Although this disruption has led to learning innovations, he said, it has also dashed hopes of a brighter future among vulnerable populations.

Avert generational catastrophe

With that in mind, the UN chief said that as the world continues to battle the pandemic, education – as a fundamental right and a global public good – must be protected to avert a generational catastrophe.

Even before the pandemic, some 258 million children and adolescents were out of school, the majority of them girls. Indeed, more than half of 10-year-olds in low and middle income countries were not learning to read a simple text.

“In 2021, we must seize all opportunities to turn this situation around. We must ensure the full replenishment of the Global Partnership for Education fund, and strengthen global education cooperation”, the Secretary-General explained.

“We must also step up our efforts to reimagine education – training teachers, bridging the digital divide and rethinking curricula to equip learners with the skills and knowledge to flourish in our rapidly changing world”, he said, adding: “Let us commit to promote education for all — today and every day.”

Struggling at home

Volkan Bozkir, the President of the 75th session of the UN General Assembly, commended all teachers, who have adapted their classrooms and undertaken remote lessons in order to ensure continuity in education. He also applauded parents, who have done their utmost to facilitate learning at home.

“Above all, I am thinking of all students around the world who are struggling to learn at home, perhaps missing their friends, feeling frustrated or despondent about the future. Do not despair. You will get through this difficult period and you will pursue your dreams”, the Assembly President said in a video message.

He said that it is up to UN Member States to ensure this becomes a reality.

“We need to take urgent action in this Decade of Action and Delivery to invest in our education systems, including improving access to technology so that we can recover from this tumultuous period”, Assembly President Bozkir said.

He explained that if the UN and wider international community are to ensure inclusive and equitable quality education for all, “we need to build resilient, inclusive education systems that allow all students to return to school.”

“To do so, we must meet the needs of those at risk of being left behind. Including children with disabilities and those living in conflict-affected areas, as well as the 11 million girls who are at risk of not re-entering the classroom.”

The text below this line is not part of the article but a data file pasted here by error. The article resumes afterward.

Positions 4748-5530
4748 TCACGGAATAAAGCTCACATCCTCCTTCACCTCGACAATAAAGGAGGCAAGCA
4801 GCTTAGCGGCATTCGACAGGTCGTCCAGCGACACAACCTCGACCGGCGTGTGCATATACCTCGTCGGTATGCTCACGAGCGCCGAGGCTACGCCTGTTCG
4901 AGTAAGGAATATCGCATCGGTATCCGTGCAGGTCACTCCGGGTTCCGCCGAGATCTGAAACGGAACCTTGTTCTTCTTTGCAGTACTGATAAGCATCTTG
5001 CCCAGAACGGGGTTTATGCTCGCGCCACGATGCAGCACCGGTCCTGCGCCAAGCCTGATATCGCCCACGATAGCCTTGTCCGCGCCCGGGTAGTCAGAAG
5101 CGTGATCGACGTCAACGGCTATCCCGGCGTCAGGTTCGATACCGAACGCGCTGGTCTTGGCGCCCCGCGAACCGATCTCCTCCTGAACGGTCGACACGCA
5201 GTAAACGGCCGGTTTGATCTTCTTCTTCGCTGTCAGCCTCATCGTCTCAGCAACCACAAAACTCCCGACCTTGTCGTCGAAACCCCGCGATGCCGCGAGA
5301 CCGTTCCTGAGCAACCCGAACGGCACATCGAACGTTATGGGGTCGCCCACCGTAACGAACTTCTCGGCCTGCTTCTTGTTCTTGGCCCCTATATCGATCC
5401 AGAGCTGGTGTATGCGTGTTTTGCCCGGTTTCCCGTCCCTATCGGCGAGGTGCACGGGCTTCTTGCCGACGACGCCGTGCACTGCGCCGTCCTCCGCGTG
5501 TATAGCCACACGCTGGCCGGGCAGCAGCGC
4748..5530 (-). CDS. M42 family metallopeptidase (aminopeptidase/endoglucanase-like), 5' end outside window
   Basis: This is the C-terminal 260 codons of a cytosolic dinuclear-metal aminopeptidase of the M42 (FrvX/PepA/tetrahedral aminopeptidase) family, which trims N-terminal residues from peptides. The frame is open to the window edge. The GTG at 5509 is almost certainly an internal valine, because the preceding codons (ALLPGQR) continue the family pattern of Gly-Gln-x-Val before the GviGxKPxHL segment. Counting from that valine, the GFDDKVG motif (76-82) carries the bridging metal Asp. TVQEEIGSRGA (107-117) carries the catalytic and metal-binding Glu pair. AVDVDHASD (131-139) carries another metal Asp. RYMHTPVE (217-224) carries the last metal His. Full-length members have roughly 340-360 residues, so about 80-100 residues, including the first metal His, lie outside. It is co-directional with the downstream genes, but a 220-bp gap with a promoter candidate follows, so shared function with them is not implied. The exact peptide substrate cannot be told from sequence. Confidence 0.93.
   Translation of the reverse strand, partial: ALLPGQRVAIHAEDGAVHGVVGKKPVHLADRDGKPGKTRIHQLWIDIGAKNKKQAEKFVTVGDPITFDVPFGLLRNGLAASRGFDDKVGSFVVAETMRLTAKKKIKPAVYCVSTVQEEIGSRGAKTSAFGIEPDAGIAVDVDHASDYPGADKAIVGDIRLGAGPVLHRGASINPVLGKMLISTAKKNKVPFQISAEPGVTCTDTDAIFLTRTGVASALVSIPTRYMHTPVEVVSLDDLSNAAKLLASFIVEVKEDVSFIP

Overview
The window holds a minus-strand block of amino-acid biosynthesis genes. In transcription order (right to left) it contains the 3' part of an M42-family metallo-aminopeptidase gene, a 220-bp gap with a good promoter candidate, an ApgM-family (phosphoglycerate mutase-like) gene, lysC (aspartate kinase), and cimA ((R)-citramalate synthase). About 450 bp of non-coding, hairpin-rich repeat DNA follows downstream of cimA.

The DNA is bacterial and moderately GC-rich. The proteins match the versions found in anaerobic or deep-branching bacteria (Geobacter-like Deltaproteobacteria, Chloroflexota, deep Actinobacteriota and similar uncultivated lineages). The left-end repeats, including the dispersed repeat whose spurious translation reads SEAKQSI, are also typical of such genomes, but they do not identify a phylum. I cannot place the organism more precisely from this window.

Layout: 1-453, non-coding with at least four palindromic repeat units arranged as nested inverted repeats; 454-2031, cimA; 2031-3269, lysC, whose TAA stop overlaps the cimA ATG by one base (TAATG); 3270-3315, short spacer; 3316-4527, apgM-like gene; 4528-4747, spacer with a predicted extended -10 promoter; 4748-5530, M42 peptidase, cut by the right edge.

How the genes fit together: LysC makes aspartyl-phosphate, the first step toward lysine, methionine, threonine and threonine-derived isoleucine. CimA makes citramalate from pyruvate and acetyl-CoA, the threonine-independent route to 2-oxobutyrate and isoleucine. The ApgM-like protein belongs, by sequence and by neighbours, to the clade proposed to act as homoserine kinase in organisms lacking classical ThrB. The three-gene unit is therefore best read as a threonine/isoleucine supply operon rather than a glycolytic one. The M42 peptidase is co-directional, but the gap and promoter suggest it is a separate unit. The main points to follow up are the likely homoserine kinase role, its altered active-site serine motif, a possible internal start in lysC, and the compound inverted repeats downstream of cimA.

‘Recover and Revitalize Education’

The UN Educational, Scientific and Cultural Organization (UNESCO) will co-host an event on Monday, 25 January, planned around three main segments: learning heroes, innovations, and financing.

The agency says that as a new year begins, now is the time to step up collaboration and international solidarity to place education and lifelong learning at the centre of the recovery and the transformation towards more inclusive, safe and sustainable societies.

In a concept note on the event, UNESCO says it is the time to invest in better gearing education systems everywhere to the reality of interdependence that the pandemic has made necessary, and to making education a vehicle to foster social justice, peace, respect for diversity, human rights and democratic values.

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Xi Jinping’s Speech at Davos Agenda is Historic Opportunity for Collaboration

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Chinese President Xi Jinping called for both greater global efforts in the fight against an unprecedented public health crisis and a renewed commitment to multilateral cooperation, in a special address on Monday to business, government and civil society leaders taking part in the World Economic Forum’s virtual event, The Davos Agenda.

“The pandemic is far from over and the recent resurgence in COVID cases reminds us that we must carry on the fight,” Xi said. “There is no doubt that humanity will prevail over the virus and emerge even stronger from this disaster.”